Machen and Van Til as Segregationists?

When I saw Anthony Bradley’s July 2010 review of Peter Slade’s book Open Friendship in a Closed Society: Mission Mississippi and a Theology of Friendship, I was disturbed by the mention of J. Gresham Machen and Cornelius Van Til as possibly culpable in promoting segregationist churches in the South. Dr. Bradley mentioned “[t]he role of Westminster Seminary’s J. Gresham Machen and Cornelius Van Til in the segregationist churches.” In a comment following another post, Bradley noted, “…as far as I know Machen was a segregationist. He’s not blameworthy on those issues because there have been racist whites in Christians [sic] churches since the trans-Atlantic slave trade.”

I did a little looking at Slade’s book, after seeing this at the Hierodule blog from the commenter on Bradley’s post. Here is what Slade actually says about Machen:

Mississippi’s conservative equilibrium shaped by white supremacy and “devotion to the church” faced internal as well as external challenges. In the 1920s, conservative Presbyterians grew increasingly concerned at the rise of the liberal German school of biblical criticism in their denomination’s seminaries. This modern trend in biblical scholarship wished to demythologize the text of the Bible and throw into question the historicity of the miracles, virgin birth, and physical resurrection of Christ. These conservative Presbyterians became part of the fundamentalist movement that, according to historian George Marsden, “opposed both modernism in theology and the cultural changes that modernism endorsed.” In 1923, J. Gresham Machen, a professor at Princeton and vigorous proponent of Old School theology, published an attack on modern theological trends. In his book Christianity and Liberalism, Machen rejected modernism in favor of the fundamentals of the Christian faith enshrined in the traditional Calvinist doctrines of the faith and supported by the inerrant words of scripture. Resigning from Princeton Seminary in 1929, Machen founded Westminster Theological Seminary in Philadelphia, and in 1936 left the PCUSA to form a new denomination called the Orthodox Presbyterian Church (OPC).

Although Machen’s conflicts took place in the Northern Church, Southern Presbyterians watched developments with a keen interest. Machen’s denunciation of the PCUSA for departing from traditional doctrines lent ammunition to those opposed to union with the Northern Presbyterians. Machen and Westminster Seminary found strong support in Mississippi. During the 1930s, both Machen and Cornelius Van Til, Westminster Seminary’s professor of apologetics, spoke at Synod of Mississippi youth conferences. J. B. Hutton, the minister at First Presbyterian Church, Jackson and editor of Mississippi Visitor, publicly backed the Northern Conservatives. …The fundamentalism of Westminster Seminary gave energy and resources to conservative Southern Presbyterians at a time when progressives within their denomination were attacking their traditional defense against social change: the spirituality of the church.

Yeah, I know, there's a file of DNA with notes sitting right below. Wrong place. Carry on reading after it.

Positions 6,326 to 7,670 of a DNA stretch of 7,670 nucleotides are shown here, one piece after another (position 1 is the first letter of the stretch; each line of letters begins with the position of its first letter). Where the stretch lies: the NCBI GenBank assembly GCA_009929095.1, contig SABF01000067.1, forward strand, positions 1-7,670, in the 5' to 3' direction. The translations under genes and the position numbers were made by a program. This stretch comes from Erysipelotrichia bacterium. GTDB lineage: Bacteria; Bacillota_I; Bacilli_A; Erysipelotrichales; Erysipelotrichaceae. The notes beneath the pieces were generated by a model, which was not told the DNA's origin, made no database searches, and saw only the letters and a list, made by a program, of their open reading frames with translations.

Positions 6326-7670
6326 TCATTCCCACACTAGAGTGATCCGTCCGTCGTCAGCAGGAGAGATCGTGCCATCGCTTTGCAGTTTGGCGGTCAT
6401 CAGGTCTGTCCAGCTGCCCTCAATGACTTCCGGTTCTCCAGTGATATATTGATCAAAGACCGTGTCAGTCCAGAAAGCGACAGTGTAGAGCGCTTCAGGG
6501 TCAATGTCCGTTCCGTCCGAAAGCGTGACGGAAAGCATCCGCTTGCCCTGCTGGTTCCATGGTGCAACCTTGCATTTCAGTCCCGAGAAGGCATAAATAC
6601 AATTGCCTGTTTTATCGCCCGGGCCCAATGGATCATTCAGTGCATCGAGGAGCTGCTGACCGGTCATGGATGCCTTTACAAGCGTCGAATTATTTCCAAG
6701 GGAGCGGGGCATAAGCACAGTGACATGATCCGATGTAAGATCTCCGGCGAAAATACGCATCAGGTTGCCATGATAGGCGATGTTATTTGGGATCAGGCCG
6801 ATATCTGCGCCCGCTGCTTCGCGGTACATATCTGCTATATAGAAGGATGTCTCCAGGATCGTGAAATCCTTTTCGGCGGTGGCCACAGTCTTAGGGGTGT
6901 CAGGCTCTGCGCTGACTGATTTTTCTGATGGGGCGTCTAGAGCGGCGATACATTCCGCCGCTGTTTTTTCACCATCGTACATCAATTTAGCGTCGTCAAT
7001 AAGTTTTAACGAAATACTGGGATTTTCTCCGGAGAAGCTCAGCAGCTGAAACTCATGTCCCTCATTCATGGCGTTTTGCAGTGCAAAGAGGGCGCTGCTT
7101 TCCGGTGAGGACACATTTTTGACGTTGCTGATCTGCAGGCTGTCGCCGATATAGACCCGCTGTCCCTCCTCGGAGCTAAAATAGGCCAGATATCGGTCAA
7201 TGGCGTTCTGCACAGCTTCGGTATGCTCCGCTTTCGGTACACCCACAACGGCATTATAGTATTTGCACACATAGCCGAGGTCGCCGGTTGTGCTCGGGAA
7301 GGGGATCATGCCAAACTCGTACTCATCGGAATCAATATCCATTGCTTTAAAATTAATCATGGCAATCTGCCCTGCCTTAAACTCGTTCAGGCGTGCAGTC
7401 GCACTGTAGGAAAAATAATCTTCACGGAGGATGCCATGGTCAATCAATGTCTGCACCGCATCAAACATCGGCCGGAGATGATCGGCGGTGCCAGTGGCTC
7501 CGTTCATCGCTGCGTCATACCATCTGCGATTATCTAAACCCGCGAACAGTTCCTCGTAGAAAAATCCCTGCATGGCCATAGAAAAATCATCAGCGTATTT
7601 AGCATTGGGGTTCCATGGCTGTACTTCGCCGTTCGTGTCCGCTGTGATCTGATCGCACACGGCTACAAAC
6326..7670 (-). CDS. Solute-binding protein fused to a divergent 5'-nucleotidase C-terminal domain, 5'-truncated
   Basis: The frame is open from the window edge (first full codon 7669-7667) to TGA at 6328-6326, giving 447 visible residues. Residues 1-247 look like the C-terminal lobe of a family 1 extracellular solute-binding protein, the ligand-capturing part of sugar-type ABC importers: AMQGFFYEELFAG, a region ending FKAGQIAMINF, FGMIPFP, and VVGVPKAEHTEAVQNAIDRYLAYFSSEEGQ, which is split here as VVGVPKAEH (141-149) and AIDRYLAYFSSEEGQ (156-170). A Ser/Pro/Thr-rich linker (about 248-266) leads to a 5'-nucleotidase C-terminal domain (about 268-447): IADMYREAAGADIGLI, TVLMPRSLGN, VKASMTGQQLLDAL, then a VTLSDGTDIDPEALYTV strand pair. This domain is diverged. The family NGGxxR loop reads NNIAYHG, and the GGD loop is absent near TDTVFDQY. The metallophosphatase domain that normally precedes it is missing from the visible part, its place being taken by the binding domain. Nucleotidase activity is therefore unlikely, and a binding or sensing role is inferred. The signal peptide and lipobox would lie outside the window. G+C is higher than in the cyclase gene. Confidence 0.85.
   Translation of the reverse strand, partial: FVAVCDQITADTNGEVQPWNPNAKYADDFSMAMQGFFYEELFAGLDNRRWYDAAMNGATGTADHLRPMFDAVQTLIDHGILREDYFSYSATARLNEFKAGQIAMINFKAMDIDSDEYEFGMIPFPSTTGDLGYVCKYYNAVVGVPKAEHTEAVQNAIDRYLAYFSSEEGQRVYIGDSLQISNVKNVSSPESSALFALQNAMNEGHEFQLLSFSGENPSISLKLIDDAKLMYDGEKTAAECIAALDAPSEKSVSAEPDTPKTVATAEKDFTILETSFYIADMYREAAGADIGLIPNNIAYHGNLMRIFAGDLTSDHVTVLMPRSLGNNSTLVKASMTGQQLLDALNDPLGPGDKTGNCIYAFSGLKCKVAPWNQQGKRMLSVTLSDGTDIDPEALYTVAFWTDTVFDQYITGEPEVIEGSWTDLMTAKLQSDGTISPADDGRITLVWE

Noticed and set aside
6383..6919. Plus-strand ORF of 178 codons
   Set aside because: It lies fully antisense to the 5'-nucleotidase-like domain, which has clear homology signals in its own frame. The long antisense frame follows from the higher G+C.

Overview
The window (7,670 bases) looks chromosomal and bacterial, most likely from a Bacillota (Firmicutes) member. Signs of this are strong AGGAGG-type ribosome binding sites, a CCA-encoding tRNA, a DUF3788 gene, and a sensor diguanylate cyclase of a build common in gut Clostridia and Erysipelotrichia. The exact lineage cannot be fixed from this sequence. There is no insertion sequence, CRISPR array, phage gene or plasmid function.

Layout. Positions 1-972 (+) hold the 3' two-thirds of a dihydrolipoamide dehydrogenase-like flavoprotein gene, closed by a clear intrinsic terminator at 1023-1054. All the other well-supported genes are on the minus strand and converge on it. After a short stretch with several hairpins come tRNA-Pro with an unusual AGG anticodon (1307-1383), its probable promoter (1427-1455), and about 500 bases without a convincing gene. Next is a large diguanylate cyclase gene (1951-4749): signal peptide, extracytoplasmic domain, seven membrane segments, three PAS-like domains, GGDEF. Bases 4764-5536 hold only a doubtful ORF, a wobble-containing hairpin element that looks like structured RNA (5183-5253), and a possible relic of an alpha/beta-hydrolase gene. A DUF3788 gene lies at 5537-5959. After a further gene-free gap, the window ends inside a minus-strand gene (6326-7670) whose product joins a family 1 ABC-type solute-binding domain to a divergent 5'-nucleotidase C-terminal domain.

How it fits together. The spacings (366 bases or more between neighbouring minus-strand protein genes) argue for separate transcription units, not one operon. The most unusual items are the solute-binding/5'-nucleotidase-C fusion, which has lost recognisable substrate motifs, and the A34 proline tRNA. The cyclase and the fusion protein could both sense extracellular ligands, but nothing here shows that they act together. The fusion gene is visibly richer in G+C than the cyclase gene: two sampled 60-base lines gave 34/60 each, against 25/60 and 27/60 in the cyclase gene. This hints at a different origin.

That was it, other than the mention of John Reed Miller “of the Machen school.” It seems that the link between Machen and segregation requires a bit of a stretch. He shared a theological conservatism with, and spoke at conferences attended by, people who were segregationists. (One wonders how anyone addressing an audience of white Southerners in the 1920s or 30s could avoid speaking to segregationists.) Unfortunately, this stretch has been taken as sufficient among some to accuse Machen of “includ[ing] and promot[ing] this error even among the very churches.” Maybe there is more evidence out there of which I’m not aware, but I’m not seeing it here.

Hierodule points out, “I suppose it is my privilege not to be deeply concerned how Van Til’s actions may have given succor to something I consider a social evil that doesn’t oppress me personally. And in that sense I should be aware of the blind spot. There are so many other issues on the list Bradley raises that I’m not sure associating Van Til’s name with the issue is helpful, especially when the evidence is so thin.”